Inspired by her posting, several of her friends have also downloaded some of Simone's recordings, including a friend living in Seattle, who Skypes her that evening to share that she also has a newfound love of the artist.
All of which speaks to the other critical feature of the new world of technology and choice. The world of one-way communication has passed. Choice has been married to interactivity. What both choice and interactivity appeal to is the desire for agency, the ability to express one's desires.
By tapping into choice, a marketer, salesman or public relations expert taps into something fundamental and powerful in the human psyche, namely, the desire for individuality, with a complex of messages from an individual such as: "I matter!", "I'm important!", "Don't take me for granted!", and related messages of individuation.
Today, choice is not just something we appreciate. We demand and expect to have multiple choices. Yet there are a number of ethical dimensions to so much choice, including maintaining an ethic of a common good, how to choose wisely, and how to cultivate good or ethical decision-making and critical thinking in young people.
In terms of the latter, many of our schools are oblivious to the type of experiential education, critical thinking methods, ethical instruction and media literacy absolutely necessary to prepare our young people for a world quite different from when Bahamians needed an antenna on the roof to pick up one of three stations from Florida.
o firstname.lastname@example.org www.bahamapundit.com.
RADIO 100 JAMZ and Joy 101.9 went off the air early Thursday morning after a series of power cuts affected the antenna and transmission systems. Engineers were working all day yesterday and late into the night to repair the antenna and restore transmission as quickly as possible.
Just weeks after the Bahamas Air Traffic Controllers Union (BATCU) ended a work to rule that resulted in severe flight delays, union president Roscoe Perpall yesterday threatened further industrial action.
Perpall claimed that contract negotiations with the government have stalled in the weeks since the protest ended. However, Tourism and Aviation Minister Vincent Vanderpool-Wallace told The Nassau Guardian yesterday that the government is working to resolve all of the outstanding issues and will meet with air traffic controllers today.
The union's previous contract expired in February 2008.
Perpall claimed that the BATCU has a litany of problems in addition to the stalled negotiations, including "unsafe" working conditions and a dangerously dysfunctional radar.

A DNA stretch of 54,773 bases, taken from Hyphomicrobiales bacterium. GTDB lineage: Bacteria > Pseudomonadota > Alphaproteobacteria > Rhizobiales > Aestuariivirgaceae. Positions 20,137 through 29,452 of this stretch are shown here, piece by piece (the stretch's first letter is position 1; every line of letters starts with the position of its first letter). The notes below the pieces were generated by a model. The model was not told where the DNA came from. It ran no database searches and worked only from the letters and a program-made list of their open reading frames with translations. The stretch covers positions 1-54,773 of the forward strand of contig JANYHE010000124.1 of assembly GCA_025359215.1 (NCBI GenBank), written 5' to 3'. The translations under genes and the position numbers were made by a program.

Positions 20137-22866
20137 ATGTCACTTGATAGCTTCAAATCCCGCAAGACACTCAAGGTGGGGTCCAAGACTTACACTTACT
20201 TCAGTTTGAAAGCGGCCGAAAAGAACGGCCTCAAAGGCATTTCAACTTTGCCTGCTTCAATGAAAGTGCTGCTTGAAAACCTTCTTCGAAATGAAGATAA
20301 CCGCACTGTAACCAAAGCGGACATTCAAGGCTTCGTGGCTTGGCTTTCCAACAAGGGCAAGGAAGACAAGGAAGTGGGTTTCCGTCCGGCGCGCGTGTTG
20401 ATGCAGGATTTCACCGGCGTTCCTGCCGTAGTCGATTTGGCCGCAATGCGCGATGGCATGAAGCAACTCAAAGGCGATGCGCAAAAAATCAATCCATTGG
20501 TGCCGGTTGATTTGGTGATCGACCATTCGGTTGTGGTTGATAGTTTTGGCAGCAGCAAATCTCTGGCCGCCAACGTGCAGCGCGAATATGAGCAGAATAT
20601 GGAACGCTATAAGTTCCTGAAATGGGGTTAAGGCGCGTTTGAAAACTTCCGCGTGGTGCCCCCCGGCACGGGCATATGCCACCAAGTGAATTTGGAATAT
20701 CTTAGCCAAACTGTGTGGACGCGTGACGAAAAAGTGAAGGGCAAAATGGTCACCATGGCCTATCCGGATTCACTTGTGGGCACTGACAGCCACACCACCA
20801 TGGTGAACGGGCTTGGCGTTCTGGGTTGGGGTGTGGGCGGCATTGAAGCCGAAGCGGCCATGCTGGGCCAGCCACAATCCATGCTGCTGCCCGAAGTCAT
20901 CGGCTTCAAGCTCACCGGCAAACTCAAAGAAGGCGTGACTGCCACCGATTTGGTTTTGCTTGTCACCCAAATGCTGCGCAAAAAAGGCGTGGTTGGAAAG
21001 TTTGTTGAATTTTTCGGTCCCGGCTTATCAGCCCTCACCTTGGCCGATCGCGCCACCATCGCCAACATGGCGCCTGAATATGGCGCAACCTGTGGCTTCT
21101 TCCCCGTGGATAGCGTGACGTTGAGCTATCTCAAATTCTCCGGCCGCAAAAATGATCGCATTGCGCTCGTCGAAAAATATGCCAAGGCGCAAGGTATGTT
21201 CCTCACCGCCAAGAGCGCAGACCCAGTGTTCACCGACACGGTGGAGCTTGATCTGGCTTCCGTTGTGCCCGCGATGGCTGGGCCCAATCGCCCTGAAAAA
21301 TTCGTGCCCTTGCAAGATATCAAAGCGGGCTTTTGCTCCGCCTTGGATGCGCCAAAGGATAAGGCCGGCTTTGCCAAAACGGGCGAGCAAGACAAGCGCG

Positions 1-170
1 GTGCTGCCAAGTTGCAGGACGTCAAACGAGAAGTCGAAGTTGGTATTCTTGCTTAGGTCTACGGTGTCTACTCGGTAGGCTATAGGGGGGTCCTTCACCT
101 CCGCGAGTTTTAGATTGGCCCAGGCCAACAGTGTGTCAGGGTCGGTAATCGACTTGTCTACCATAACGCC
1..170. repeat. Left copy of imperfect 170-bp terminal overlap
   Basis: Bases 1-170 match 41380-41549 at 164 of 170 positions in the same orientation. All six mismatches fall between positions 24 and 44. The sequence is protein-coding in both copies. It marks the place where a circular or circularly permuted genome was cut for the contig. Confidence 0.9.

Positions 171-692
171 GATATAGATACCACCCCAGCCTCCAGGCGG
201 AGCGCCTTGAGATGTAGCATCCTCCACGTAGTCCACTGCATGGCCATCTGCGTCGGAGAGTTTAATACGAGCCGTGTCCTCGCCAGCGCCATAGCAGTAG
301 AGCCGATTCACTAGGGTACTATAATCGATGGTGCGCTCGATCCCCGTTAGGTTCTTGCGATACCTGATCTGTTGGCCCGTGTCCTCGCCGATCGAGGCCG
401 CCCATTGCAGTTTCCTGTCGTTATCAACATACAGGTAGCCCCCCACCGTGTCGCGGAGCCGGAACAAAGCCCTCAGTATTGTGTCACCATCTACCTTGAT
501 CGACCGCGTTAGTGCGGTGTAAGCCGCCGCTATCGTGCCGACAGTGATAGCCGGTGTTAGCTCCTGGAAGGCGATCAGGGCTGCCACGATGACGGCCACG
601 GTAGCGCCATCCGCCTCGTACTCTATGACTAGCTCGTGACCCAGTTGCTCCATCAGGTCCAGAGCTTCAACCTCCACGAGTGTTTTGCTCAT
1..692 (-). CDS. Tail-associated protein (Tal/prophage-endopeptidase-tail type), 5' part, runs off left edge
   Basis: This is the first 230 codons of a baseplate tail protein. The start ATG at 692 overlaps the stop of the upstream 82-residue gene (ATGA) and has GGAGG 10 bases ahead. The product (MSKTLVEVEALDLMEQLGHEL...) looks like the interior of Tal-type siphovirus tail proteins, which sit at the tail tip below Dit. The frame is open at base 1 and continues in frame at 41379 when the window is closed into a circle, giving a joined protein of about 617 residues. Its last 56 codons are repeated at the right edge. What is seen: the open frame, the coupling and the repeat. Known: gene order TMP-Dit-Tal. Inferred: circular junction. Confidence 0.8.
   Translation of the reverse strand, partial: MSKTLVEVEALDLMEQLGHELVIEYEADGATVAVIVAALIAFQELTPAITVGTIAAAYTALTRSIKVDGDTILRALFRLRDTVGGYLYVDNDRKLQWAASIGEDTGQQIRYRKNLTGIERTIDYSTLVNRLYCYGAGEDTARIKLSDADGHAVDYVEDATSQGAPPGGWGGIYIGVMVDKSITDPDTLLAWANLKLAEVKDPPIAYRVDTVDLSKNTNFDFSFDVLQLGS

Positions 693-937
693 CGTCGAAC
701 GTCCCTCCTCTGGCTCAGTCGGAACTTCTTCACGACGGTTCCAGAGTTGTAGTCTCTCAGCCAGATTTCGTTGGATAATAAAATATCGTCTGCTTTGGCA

"The union is operating on a wing and a prayer," said Perpall during a press conference at the House of Labour.
"We see that the relationship [with the government] has become strained. We expect to meet with Minister Vincent Vanderpool-Wallace, and expect him to deliver on the promises that led to the union standing down on the work to rule."
Air traffic controllers were on work to rule during the busy Christmas season after they felt their concerns were not being addressed. Asked if there would be similar repercussions this time around, Perpall said "we can almost guarantee that".
"If the minister fails to meet the demands of the air traffic controllers, then I think that the Bahamian people will understand that the union will have to consider all of the available recourses," Perpall said.
He also said the government has failed to live up to its commitment to carry out long overdue promotion exercises. He claimed that some people have been due for promotions since 1999. Additionally, Perpall said some vacancies have not been filled for years.
"We are no longer able to tolerate this level of disrespect. We call on the prime minister to immediately have these vacancies filled," Perpall said.
Turning to the issues involving the radar, Perpall said it has had problems for some time, but in recent weeks things have gotten worse.
The radar is used to direct and track aircraft. Perpall said sometimes air traffic controllers have to guess where planes are as they often disappear from the radar.
"We do not know when the radar will fail totally but we anticipate it will be soon," he said.
Perpall said he does not think anything will change unless there is an accident involving one of the international carriers.
"We have been out in the wilderness. We've been asking for years for the government to upgrade the system," he added.
Head of the Civil Aviation Department Captain Patrick Rolle acknowledged that over the past few days there was an alignment problem with the radar's antenna, which caused targets to drop off the radar.
Engineers worked with the FAA over the weekend and resolved the issue, according to Rolle, who also said the FAA and Bahamian engineers are doing further checks on the antenna to prevent it from happening in the future. He stressed that the radar would not be in operation if it were not safe. Rolle added that the radar is in the process of being replaced.